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I have been asked to make symbolic translation of an English sentence during a formal logic exam, which I believed to be rather ambiguous. The TA asserted that the sentence is not ambiguous, and the reason why we cannot see the clear meaning is that we are not native English speakers. The sentence is exactly as follows:

If either a war or a depression occurs then neither science nor music and literature will flourish unless the government supports research and provides patronage for artists.

Here I see two connectives, if-then and unless, and no commas what-so-ever, which allows me to interpret the sentence in two different ways:

  1. If either a war or a depression occurs, then [neither science nor music and literature will flourish unless the government supports research and provides patronage for artists].

    if (either a war or a depression occurs) then
    |   unless (the government supports research and provides patronage for artists)
    |   |   neither science nor music and literature will flourish
    |   end-unless
    end-if
    
  2. [If either a war or a depression occurs, then neither science nor music and literature will flourish] unless the government supports research and provides patronage for artists.

    unless (the government supports research and provides patronage for artists)
    |   if (either a war or a depression occurs) then
    |   |   neither science nor music and literature will flourish
    |   end-if
    end-unless
    

My question is: Does one of those two connectives have some sort of precedence over the other to disambiguate the sentence? Is one of those two any stronger than the other?

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    #2 isn't an acceptable parse. The clause following the semicolon isn't independent. – deadrat Dec 18 '15 at 9:55
  • I can see no difference between 1. and 2., except that in 2. "unless government supports..." sounds like an afterthought. – Jacinto Dec 18 '15 at 9:56
  • Do you think it is correct to use neither science nor music and literature? I think this is more related to logic than punctuation. – user140086 Dec 18 '15 at 9:58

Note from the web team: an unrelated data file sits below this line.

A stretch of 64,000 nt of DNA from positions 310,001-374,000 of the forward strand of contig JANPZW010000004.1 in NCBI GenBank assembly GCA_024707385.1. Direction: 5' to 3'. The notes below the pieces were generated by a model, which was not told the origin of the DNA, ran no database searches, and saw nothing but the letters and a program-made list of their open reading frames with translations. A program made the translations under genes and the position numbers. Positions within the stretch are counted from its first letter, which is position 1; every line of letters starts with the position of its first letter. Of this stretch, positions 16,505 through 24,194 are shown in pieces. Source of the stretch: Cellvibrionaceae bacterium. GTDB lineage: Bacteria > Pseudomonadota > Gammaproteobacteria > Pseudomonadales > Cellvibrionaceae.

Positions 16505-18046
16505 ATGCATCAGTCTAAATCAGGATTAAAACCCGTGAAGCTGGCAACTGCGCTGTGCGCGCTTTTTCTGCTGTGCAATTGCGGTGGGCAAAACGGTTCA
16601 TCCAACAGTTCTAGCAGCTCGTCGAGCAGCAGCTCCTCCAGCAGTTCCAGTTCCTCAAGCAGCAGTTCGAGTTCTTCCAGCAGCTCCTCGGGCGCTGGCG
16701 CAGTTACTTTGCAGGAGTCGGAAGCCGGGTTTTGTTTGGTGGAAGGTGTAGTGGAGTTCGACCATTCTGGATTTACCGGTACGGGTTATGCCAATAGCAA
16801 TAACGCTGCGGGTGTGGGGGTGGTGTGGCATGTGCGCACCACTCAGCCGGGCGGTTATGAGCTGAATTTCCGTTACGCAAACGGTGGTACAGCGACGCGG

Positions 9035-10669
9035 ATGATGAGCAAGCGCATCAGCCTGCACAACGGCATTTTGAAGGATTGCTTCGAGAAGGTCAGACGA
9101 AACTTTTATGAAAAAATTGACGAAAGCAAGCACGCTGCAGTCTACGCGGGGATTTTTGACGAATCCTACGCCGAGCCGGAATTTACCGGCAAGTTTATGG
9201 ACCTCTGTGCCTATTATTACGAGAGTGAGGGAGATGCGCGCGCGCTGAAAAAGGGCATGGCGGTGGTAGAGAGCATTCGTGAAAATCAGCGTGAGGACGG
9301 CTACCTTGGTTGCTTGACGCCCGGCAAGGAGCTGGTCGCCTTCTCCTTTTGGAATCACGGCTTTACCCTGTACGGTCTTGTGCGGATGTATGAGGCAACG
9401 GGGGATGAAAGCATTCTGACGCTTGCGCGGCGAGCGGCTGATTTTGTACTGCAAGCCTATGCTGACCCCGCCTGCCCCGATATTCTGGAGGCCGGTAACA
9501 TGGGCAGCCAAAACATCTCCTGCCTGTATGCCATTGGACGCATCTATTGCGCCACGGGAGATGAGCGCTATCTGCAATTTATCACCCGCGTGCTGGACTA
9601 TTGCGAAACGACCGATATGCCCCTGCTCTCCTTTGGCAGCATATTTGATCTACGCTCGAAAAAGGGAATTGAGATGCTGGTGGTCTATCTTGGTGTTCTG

• 1
    As said, your punctuation in 2. is not valid—but even if it were, it doesn't really change the meaning of the sentence. Just read from the beginning and follow the argument as presented. The meaning is quite clear. – ralph.m Dec 18 '15 at 10:18
  • @deadrat I was using (apparently misusing) semicolon to denote that the "unless" part in that particular interpretation is against everything that comes before it. I have changed the question a little to make what I'm trying to say more clear. – ThoAppelsin Dec 18 '15 at 16:08
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Let's generalise your sentence, to make discussing it easier. We can make it:

If A then B unless C.

This can be rephrased to your option 1:

If A and (Not C) then B

Your option 2 is equivalent to:

If (Not C) and A then B

Although you have changed the order, in terms of logic these are completely identical. There is no ambiguity.


With regards to how I would interpret it: the "unless C" modifies the "B".

I can theoretically understand that we could say "If A then B" is statement D, and statement D is modified by "unless C". I cannot think of any grammatical rule which precludes this. But when I read the original sentence as a whole my mind will not parse it that way.

  • I have edited the question a little bit to make it more clear about what I'm seeing as I look at that sentence. – ThoAppelsin Dec 18 '15 at 16:06
  • @ThoAppelsin - I've revised my answer now that I understand your question better. – AndyT Dec 18 '15 at 16:31
  • This fact (both of them being logically equivalent), I already know. I am asking this question in terms of English. There are many other interpretations which are logically equivalent to these two, but it wouldn't be sensible to interpret this sentence as such. My question is: Is it sensible to interpret such a sentence in those two distinct ways or not? – ThoAppelsin Dec 18 '15 at 20:27
  • @ThoAppelsin - OK, revised again. Not sure if it as equivocal an answer as you would like, and it's only an opinion, but I've done my best. – AndyT Dec 21 '15 at 9:09

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